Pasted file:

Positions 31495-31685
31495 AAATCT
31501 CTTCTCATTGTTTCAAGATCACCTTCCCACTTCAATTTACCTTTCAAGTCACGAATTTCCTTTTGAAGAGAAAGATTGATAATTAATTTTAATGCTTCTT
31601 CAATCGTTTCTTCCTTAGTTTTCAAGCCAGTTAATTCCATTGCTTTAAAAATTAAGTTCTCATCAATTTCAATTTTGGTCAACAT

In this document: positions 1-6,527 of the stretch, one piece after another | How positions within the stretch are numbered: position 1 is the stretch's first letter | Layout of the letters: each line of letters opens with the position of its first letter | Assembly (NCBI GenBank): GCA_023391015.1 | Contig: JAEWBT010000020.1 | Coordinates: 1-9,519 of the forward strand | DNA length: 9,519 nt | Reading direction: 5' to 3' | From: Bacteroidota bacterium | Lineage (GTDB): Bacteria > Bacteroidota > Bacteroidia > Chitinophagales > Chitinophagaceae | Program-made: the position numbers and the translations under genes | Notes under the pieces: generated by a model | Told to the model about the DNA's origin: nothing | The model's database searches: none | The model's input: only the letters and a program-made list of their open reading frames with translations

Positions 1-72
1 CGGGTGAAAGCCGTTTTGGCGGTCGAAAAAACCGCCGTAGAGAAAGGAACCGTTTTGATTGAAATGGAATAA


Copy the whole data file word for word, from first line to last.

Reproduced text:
Positions 31495-31685
31495 AAATCT
31501 CTTCTCATTGTTTCAAGATCACCTTCCCACTTCAATTTACCTTTCAAGTCACGAATTTCCTTTTGAAGAGAAAGATTGATAATTAATTTTAATGCTTCTT
31601 CAATCGTTTCTTCCTTAGTTTTCAAGCCAGTTAATTCCATTGCTTTAAAAATTAAGTTCTCATCAATTTCAATTTTGGTCAACAT

In this document: positions 1-6,527 of the stretch, one piece after another | How positions within the stretch are numbered: position 1 is the stretch's first letter | Layout of the letters: each line of letters opens with the position of its first letter | Assembly (NCBI GenBank): GCA_023391015.1 | Contig: JAEWBT010000020.1 | Coordinates: 1-9,519 of the forward strand | DNA length: 9,519 nt | Reading direction: 5' to 3' | From: Bacteroidota bacterium | Lineage (GTDB): Bacteria > Bacteroidota > Bacteroidia > Chitinophagales > Chitinophagaceae | Program-made: the position numbers and the translations under genes | Notes under the pieces: generated by a model | Told to the model about the DNA's origin: nothing | The model's database searches: none | The model's input: only the letters and a program-made list of their open reading frames with translations

Positions 1-72
1 CGGGTGAAAGCCGTTTTGGCGGTCGAAAAAACCGCCGTAGAGAAAGGAACCGTTTTGATTGAAATGGAATAA